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Kidney Int. 2005 Jul;68(1):271-7.

Cardiovascular calcification in Hispanic Americans (HA) with chronic kidney disease (CKD) due to type 2 diabetes.

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Department of Medicine, University of Texas Health Sciences Center at San Antonio, San Antonio, Texas 78229-3900, USA.



Cardiovascular calcification (CVC) is common and severe in patients with end-stage renal disease on dialysis. However, the prevalence and severity of CVC is less well documented in patients with chronic kidney disease (CKD) not yet on dialysis.


Fifty-eight nondialyzed HA with type 2 diabetes and CKD were enrolled. They comprise 29 patients with stages 1 and 2 CKD (early CKD group) and 26 patients with stages 4 and 5 CKD (advanced CKD group). Coronary artery calcification (CAC) was measured by ultrafast spiral computed tomography, while peripheral artery calcification (PAC) was evaluated by plain x-ray of the chest, pelvis, thighs, and lower extremities.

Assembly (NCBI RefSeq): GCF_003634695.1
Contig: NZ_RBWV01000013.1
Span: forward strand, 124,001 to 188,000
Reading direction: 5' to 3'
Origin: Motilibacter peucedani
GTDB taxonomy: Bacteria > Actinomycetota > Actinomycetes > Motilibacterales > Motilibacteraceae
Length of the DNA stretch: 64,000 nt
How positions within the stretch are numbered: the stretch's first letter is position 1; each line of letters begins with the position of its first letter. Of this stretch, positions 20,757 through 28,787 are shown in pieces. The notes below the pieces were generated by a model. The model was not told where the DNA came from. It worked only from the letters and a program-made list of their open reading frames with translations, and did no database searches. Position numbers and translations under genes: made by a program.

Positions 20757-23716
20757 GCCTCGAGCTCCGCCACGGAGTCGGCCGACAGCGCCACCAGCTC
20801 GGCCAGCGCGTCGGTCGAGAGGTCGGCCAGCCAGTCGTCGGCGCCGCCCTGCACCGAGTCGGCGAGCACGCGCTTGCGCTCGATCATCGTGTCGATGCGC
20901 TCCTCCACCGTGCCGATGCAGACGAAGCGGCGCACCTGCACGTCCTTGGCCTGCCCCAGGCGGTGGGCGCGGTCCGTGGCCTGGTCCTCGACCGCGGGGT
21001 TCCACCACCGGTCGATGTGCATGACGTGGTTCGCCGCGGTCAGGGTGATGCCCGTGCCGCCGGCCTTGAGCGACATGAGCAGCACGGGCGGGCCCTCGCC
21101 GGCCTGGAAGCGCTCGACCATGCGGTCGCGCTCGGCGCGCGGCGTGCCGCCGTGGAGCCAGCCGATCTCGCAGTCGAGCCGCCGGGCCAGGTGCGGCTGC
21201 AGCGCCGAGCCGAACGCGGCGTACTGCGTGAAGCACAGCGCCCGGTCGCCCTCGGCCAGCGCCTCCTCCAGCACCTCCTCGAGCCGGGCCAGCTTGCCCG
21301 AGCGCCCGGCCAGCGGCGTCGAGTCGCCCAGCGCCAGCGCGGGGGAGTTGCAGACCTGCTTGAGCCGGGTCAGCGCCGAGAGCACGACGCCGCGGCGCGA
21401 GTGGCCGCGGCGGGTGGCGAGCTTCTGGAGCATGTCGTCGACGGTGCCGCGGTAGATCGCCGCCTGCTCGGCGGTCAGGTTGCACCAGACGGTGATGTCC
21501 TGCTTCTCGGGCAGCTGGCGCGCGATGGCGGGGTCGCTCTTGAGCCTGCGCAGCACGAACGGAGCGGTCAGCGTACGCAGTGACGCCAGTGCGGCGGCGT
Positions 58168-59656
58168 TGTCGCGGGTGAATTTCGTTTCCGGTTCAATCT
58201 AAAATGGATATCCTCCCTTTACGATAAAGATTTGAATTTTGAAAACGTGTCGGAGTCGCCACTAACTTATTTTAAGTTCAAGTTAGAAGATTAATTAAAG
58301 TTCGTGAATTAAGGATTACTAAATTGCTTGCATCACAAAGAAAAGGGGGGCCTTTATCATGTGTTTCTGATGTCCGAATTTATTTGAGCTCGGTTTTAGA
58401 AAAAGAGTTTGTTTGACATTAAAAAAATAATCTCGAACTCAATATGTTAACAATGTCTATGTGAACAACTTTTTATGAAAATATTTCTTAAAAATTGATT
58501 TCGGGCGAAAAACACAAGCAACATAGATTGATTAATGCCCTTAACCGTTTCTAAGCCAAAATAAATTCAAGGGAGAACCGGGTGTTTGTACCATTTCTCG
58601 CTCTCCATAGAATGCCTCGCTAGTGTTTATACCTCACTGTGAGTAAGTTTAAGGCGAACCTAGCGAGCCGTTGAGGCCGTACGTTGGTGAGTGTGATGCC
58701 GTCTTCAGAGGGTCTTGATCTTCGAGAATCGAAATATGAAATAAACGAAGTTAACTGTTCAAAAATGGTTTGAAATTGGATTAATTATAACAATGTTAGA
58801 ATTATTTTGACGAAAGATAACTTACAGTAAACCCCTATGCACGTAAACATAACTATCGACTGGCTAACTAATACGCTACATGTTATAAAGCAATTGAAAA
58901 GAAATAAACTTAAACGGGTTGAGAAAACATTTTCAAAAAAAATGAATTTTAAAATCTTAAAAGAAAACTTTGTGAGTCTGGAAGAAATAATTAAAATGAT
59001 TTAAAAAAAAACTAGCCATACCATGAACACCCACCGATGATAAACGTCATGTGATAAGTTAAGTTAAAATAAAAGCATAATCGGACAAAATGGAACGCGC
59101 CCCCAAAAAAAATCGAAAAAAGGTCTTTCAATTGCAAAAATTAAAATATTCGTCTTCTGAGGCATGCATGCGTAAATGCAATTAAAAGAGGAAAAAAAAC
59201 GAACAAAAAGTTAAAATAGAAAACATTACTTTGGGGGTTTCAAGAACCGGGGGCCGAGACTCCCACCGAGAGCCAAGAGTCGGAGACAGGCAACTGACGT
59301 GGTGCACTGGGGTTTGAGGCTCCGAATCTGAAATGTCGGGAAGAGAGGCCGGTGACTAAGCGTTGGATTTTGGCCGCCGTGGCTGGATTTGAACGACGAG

The prevalence of CAC and PAC were significantly higher in the advanced CKD group compared to the early CKD group (73% vs. 38%; P < 0.01 and 85% vs. 35%; P < 0.0001, respectively). The median CAC scores were 18-fold greater in the advanced CKD group (138.9 vs. 7.8, respectively). By linear regression analysis, a strong association was found between the level of renal function and ln total volume of CAC.


Our data indicate that CAC and PAC are common and severe in HA diabetic patients with CKD not previously treated with dialysis, calcium-based phosphate binders, or vitamin D analogues. Lower level of renal function is associated with increased burden of vascular calcification in predialysis patients with CKD.

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